Sport for Life workshop keeps coaches on their toes

If you’re going to enroll in Sport for Life’s  Physical Literacy Movement Preparation coach workshop, you should expect to sweat. This isn’t the sort of experience where you sit at a desk and listen to lectures; instead you’ll be running through the exact same warm-ups you’ll be taking back to your athletes / participants. And along the way you’ll be introduced to educational materials that are intended to transform your program while keeping all participants physically literate and injury-free.

“The workshop is great in that it doesn’t matter what level of physical literacy or athleticism someone is at, everyone finds purpose in the movements and gets a great workout in the process,” said instructor Stephen McMurray.

“The workshop is a blast to teach because in such a short period of time everyone comes out of the course with the confidence and knowledge to take the workshop back to whatever it is they teach. It’s hard to find a program that can do that in one session.”

McMurray has been teaching the Physical Literacy Movement Preparation Coach workshop for about a year now. And though the workshop has its roots in soccer, McMurray feels the workshop could benefit just about anyone.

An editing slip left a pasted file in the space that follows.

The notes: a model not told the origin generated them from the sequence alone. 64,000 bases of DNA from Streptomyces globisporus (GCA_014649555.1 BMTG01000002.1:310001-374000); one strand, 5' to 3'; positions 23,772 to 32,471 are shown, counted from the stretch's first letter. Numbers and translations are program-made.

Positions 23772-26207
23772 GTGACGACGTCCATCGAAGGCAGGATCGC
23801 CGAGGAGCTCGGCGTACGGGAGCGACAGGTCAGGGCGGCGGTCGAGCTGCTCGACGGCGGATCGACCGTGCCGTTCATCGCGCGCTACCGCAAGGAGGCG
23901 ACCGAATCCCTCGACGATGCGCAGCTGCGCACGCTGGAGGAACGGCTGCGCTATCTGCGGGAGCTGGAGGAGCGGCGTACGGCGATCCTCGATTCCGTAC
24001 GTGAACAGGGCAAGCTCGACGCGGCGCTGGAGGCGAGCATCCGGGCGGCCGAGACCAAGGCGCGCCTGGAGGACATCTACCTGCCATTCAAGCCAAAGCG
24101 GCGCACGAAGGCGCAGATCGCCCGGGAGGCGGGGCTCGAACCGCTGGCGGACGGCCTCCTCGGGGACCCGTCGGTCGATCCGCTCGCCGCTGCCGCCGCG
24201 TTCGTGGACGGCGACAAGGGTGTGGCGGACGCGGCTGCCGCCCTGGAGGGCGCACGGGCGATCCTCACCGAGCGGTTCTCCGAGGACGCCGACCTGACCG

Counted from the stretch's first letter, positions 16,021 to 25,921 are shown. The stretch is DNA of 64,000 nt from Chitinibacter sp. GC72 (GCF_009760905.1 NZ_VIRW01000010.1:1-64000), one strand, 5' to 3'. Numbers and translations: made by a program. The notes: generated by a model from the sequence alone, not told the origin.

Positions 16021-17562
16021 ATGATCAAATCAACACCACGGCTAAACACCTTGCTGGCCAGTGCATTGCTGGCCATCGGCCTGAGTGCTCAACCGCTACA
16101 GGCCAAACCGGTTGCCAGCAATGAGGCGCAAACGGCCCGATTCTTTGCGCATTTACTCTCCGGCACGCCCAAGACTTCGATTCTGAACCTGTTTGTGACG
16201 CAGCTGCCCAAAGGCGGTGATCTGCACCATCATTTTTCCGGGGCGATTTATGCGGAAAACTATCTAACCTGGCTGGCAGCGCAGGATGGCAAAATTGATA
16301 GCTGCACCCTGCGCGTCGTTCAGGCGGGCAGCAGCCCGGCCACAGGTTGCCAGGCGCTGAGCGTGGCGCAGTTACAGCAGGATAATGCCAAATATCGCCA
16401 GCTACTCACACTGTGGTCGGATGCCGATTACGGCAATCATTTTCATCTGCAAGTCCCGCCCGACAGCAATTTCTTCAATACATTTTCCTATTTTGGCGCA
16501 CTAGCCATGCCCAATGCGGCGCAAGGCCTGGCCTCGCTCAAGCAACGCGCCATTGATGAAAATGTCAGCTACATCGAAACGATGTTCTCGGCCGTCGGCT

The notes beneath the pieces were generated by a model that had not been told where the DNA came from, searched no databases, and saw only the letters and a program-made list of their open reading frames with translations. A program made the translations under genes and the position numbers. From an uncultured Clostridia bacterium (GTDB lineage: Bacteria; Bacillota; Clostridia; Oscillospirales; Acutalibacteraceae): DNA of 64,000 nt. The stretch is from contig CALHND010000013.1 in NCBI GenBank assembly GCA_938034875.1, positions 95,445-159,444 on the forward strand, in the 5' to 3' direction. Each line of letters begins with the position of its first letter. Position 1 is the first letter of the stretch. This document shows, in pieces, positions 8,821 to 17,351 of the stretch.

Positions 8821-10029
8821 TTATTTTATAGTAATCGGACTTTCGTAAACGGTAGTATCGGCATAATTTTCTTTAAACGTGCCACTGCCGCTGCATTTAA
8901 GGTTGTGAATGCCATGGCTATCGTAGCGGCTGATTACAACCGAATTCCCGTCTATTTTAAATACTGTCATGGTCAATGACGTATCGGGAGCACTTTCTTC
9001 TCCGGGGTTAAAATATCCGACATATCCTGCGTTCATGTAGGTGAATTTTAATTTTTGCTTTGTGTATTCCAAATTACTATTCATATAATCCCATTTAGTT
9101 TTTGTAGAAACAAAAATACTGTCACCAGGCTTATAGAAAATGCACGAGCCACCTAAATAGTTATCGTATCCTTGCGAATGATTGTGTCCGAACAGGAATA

“I’ve taken teenagers who are taking their first workshop to be a volunteer assistant coach at a city program who have never taught before, elite-level coaches, physiotherapists, and long-time recreational leaders through this workshop,” he said.

“I’ve seen every level of athleticism go through the movements, and my experience in taking people through this workshop has been nothing but positive.”

Which means Sport for Life is booking these workshops in unexpected new places all the time.

“We have been absolutely astounded by all the interest coming from other sports and physical activities, but also from other sectors such as education,” said Nick Hastie, Sport for Life’s Coordinator of Physical Literacy.

“Secondary high school teachers and post-secondary educators alike have contacted us to help bring this program to their classrooms.”

Even expert athletes often find areas of opportunity  in their physical literacy through the workshop, such as when they’re asked to perform a simple task using their non-dominant side. Identifying these gaps and then making sure they’re addressed is the primary purpose of the class.

“People learning these skills will develop the motor commands and motor-proficiency and not only be better athletes, but have a better set of skills throughout their active life.”

To find out more about the Physical Literacy Movement Preparation workshop and how to become a host, please visit

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